Don’t read this as too much of a victory for loot boxes. The DIA is not a legislative body and can only interpret the law as it is written. Gambling commissions in most countries have either taken this position or been silent on the issue. Parliament could still make changes to gambling laws so that loot boxes would be considered gambling.

PS I am not an expert on NZ law, so any Kiwis (or international law experts) out there feel free to correct me.

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Anstalt

I’m surprised that this is news.

We’ve known from the start that there is a difference between gambling and regulated gambling. The definitions and laws are pretty clear country to country – paid-for-lootboxes are gambling, but not regulated gambling due to the reward not being cash.

So why are we still focusing on determining whether lockboxes are already regulated? We already know they aren’t!

The debate is supposed to be about should we regulate lootboxes and how we regulate, not about whether we already do.

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A Dad Supreme

The debate is supposed to be about should we regulate lootboxes and how we regulate, not about whether we already do.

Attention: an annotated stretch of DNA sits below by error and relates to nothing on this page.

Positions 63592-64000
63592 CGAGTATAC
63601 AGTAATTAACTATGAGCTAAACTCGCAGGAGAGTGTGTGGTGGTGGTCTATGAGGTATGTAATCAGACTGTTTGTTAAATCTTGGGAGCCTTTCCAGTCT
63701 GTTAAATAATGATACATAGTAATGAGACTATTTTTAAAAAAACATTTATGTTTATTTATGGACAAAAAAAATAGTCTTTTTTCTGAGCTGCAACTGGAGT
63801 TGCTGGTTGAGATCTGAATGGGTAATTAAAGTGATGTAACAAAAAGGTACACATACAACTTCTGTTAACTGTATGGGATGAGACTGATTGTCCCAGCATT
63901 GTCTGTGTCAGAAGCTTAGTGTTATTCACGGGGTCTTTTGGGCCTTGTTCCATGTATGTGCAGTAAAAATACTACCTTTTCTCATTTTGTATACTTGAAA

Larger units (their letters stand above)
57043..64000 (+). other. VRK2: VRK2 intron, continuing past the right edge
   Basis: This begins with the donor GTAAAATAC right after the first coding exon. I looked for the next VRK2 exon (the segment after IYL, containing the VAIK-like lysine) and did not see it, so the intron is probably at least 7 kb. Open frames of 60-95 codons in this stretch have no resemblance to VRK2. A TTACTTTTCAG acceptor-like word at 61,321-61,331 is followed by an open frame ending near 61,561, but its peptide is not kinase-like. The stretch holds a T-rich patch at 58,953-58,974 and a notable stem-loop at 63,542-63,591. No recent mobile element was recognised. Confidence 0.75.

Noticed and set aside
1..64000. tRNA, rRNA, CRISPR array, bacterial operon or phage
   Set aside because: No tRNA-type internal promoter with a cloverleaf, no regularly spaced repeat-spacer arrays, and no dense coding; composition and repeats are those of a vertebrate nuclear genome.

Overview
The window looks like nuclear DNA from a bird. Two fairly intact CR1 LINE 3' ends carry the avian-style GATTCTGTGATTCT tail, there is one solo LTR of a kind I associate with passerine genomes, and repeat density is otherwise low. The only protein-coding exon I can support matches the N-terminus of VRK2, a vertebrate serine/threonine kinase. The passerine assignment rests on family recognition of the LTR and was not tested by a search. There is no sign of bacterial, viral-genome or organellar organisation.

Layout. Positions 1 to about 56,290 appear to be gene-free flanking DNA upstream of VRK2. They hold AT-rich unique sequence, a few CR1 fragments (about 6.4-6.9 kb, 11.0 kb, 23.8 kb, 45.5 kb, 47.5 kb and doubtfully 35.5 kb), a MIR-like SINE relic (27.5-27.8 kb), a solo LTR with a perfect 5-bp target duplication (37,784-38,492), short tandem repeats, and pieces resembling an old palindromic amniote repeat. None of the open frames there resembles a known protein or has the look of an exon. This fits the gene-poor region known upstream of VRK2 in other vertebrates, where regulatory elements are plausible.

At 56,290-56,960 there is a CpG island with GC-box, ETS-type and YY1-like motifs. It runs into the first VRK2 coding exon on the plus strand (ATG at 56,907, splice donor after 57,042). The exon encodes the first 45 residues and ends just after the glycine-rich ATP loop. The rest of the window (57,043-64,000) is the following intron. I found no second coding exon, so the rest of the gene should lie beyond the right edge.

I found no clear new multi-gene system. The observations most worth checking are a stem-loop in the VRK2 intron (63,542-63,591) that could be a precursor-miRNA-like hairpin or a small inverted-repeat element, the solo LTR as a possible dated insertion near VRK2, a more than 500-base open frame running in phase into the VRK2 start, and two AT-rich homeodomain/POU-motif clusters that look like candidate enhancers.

Totally agree.

Something else that should be thrown into that discussion is whether or not all gamers/countries should be pressured into adopting some kind of regulation just because a few others might have a problem with something.

It reminds me of how the U.S. has a problem with marijuana or sex, regulates it heavily (illegal) and then tries to pressure other countries that choose to let it’s citizens determine the course of responsibility for themselves.

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Zora

It reminds me of how the U.S. has a problem with marijuana or sex, regulates it heavily (illegal) and then tries to pressure other countries that choose to let it’s citizens determine the course of responsibility for themselves.

Gambling already is regulated differently in different countries, so even if the entire planet agreed lootboxes are gambling companies would still be able to get away with it in different ways in each country.